Wednesday, January 1, 2014

Garden Visit: Maine Coastal Botanical Gardens

Way back in September, my mom, younger sister and I went to Maine. It was a belated retirement/birthday gift for my mom. We saw and did some amazing things: We ate fresh lobster at Thurston’s Lobster Pound (the best thing I think I have ever eaten – sorry, Mr. Lobster), saw lots of lighthouses, visited the Sabbathday Lake Shaker Community (the last living Shaker community), witnessed the beauty that is Acadia National Park, visited with relatives we had never met before on lovely Deer Isle, drank at some wineries and brewpubs, explored the Farnsworth Museum, did a tour of the Olsen House (where Andrew Wyeth painted some amazing works of art, including the famous “Christina’s World”), and more. One of the highlights for me was the immense and gorgeous Maine Coastal Botanical Gardens. I took almost 200 photos there. It was hard to whittle it down for this blog post.

Here is a map to give a sense of the layout of the gardens. It is so large that there are shuttles that can take you to the main areas of the garden if needed. We didn’t see the ENTIRE property, however, we did manage to see most.

The main area you see when you first leave the Visitor Center and enter the garden is the Great Lawn and Ledge Garden. The grounds were covered in an early morning mist when we first arrived, however, the sun came out and burned the fog away.

The pond is the main focus of the Garden of the Five Senses.

This labyrinth is in the Garden of the Five Senses. The idea is to take off your shoes and walk on the path through the stone labyrinth.

These living walls were really cool. They are outside the Pavilion and I think they are considered part of the Garden of the Five Senses.

I believe this was the Slater Forest Pond.

This Benthamidia Japonica “Square Dance” Dogwood is in the Cleaver Event Lawn and Garden. I love how the leaves are edged in pink and it has these colorful, martian-like pods. At least I assume those are some sort of pods, or maybe it’s a fruit.

To the right of the Great Lawn and Ledge Garden is the Burpee Kitchen Garden. They had lots of pumpkins decorating the entrance and white pumpkins in the fountain in the distance.

Look at the two large pots with the plants with the big leaves in the right of this picture. Close-ups are below it.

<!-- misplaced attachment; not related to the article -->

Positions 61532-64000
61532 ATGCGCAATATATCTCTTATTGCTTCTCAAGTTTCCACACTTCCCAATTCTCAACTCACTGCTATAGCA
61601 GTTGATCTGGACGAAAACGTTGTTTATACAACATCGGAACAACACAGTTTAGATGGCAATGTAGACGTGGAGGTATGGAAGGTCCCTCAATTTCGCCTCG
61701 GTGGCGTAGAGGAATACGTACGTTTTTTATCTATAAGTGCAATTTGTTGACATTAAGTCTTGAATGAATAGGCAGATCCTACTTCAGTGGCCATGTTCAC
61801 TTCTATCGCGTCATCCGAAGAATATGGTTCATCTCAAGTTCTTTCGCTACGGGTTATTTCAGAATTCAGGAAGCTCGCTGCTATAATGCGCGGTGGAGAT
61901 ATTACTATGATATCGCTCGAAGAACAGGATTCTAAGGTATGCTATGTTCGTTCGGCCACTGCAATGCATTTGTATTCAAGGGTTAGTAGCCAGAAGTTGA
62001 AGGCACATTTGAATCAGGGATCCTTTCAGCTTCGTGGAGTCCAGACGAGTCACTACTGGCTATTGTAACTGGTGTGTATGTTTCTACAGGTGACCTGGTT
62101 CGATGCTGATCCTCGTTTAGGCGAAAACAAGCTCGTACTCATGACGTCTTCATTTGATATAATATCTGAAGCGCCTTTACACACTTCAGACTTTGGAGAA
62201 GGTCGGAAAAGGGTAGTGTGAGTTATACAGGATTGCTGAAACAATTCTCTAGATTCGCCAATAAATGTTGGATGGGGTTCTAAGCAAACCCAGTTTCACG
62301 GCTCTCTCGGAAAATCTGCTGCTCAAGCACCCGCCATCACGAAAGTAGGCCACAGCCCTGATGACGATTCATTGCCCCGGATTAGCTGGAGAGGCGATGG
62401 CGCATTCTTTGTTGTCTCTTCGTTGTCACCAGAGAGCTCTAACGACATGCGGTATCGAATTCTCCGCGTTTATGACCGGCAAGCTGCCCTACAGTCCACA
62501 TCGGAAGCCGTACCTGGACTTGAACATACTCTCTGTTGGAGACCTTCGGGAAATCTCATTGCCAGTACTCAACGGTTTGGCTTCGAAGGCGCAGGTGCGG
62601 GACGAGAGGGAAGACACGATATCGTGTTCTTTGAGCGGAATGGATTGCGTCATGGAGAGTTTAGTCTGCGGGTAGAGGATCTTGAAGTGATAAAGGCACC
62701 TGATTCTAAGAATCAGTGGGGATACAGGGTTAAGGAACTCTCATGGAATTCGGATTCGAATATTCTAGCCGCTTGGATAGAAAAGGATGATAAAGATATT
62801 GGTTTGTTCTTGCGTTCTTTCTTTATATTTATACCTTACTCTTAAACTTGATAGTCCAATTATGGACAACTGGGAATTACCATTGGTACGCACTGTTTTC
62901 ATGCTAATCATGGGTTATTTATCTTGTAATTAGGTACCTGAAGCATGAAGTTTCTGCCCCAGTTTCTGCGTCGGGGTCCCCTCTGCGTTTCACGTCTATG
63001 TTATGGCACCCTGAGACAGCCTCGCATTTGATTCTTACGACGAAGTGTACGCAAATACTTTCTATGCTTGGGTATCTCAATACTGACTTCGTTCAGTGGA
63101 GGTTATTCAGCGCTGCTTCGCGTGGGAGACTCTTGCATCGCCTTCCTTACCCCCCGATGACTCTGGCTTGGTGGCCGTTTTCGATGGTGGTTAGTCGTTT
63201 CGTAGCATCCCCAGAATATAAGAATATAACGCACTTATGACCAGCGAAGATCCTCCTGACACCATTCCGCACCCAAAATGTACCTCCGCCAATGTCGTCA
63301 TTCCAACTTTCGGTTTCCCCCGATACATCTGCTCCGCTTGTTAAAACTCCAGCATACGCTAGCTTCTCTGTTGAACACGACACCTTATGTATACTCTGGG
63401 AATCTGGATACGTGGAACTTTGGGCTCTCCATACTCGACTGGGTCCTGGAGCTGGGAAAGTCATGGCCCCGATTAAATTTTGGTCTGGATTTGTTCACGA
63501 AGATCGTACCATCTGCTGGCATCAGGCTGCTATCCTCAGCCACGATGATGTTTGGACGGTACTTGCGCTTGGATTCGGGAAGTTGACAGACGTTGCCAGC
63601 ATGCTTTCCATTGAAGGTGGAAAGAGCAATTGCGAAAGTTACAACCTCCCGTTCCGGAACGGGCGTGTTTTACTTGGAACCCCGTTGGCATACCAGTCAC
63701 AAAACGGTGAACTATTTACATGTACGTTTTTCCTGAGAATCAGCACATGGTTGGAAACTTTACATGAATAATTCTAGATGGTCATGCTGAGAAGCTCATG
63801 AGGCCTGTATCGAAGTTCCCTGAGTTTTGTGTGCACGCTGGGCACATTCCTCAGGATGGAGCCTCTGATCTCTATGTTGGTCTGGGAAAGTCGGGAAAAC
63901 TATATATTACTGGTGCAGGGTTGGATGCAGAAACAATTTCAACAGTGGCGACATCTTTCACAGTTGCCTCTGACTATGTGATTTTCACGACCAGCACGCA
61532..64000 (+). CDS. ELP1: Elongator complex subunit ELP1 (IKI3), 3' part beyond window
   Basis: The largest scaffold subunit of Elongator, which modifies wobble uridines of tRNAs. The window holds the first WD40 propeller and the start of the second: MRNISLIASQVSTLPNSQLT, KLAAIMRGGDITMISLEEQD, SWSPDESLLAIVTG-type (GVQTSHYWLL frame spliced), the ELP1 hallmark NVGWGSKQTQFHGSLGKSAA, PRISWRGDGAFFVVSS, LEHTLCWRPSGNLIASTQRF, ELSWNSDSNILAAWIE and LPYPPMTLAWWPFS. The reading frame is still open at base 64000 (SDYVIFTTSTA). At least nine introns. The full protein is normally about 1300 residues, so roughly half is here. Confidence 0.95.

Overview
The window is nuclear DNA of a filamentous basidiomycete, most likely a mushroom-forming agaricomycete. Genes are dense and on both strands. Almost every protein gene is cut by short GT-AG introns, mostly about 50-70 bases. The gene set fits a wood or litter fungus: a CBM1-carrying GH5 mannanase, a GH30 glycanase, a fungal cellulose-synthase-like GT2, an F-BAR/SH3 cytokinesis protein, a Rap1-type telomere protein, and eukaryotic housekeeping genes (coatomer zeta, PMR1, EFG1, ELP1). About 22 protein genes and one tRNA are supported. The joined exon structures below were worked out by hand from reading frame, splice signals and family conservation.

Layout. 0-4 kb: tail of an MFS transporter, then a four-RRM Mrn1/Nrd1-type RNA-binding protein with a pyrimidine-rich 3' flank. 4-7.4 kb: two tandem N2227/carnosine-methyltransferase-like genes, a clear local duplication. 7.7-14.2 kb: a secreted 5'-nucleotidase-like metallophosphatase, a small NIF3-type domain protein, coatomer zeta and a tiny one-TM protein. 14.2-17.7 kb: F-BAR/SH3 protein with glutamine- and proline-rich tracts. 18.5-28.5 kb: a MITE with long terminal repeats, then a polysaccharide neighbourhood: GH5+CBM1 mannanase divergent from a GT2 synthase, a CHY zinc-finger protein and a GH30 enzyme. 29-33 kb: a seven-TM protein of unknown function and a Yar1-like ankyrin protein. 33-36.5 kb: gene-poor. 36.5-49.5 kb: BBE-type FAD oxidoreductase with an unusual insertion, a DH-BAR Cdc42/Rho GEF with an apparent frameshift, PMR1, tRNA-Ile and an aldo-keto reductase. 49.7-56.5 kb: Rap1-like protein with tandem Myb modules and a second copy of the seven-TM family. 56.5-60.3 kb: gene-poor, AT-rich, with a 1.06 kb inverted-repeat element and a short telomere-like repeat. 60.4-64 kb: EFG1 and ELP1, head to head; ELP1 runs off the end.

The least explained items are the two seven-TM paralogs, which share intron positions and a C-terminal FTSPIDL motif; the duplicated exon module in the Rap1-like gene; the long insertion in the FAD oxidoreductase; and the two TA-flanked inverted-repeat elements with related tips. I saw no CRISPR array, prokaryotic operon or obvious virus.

I found myself fascinated by this scary-looking plant they had in the big pots. Look at those spikes! Outrageous!

Check out the weird flower. It’s called Solanum Quitoense (Naranjilla).

Originally I thought it might be Cucumis Dipsaceus Wooly Bear (Hedgehog Gourd), based on the sign below, but when I googled it the images that came up didn’t look right. It’s another really cool looking plant, though. I didn’t see it in the pot or else I would’ve taken a picture of it.

The Spouting Whales are rocks that mist water from “spouts” in the center of each rock.

Just before you enter the children’s garden is the Maze Lawn.

I love children’s gardens. They are usually incredibly creative and make me wish I was a kid again. The Bibby and Harold Alfond Children’s Garden is a really neat section of the garden. This marks the entrance to the greenhouse and Mr. McGregor’s Garden (from the Peter Rabbit stories).

I love the over-sized sculptures that make you feel like you are Peter Rabbit’s size.

This is a cute area with a real chicken coup and a clothes line. There was a little girl who was playing at hanging up the wash earlier.

This is a cute little house with a table inside where kids could play. They call it the Coloring Cottage because they have supplies for coloring in there. Check out the green roof.

Another structure with a green roof, plus a windmill. They have Jack’s Beanstalk growing up the windmill.

They had lots of fall scarecrows around that I think kids had helped to make. Check out the adorable kitty fence in the foreground.

There is a structure that makes you feel what it would be like to live in a bird’s nest. These carved goldfinches were near it.

Near the children’s garden is this area that reminded me a bit of a Japanese garden.

There was a colorful boat-load of pumpkins to help celebrate the fall season.

Along an edge of the pond was a small bog garden. I couldn’t resist taking a shot of the carnivorous pitcher plant, even though I have one of my own at home.

This is part of the Haney Hillside Garden. That’s Amsonia Hubrichtii Blue Star Amsonia in the foreground. I love the two-toned color and the wispyness of it.

This is Moss Landing.

These are steps in the Vayo Meditation Garden.

Obviously I was attempting an artistic shot here with the trees reflected in the water basin in the meditation garden. It certainly was a meditative area.

I love Japanese lanterns like this. I really want to find a spot for something like it in my garden.

The last part of the garden that we visited was the Fairy House Village. There are some stone creations in the trees, along with fairy houses that people have built using materials they found there in the forest. It has a magical feel to it. You really feel like there could be fairies amongst the trees.

Here is one of the fairy houses that someone built.

It was fun walking through this area looking for the little houses. Here is one that someone put together inside a hole in one of the stone structures.

So those were the highlights of the Maine Coastal Botanical Gardens. Pretty gosh-darn impressive!!!! The closest garden I can think of to this would be the Oregon Garden in Silverton, OR. That was along the same par in size and quality. If you missed it, you can check out my post on that from 2011.

1 comment:

  1. Looks like a great garden! Thanks for mentioning us, and we hope you'll come back and see what is new in our Garden since 2011.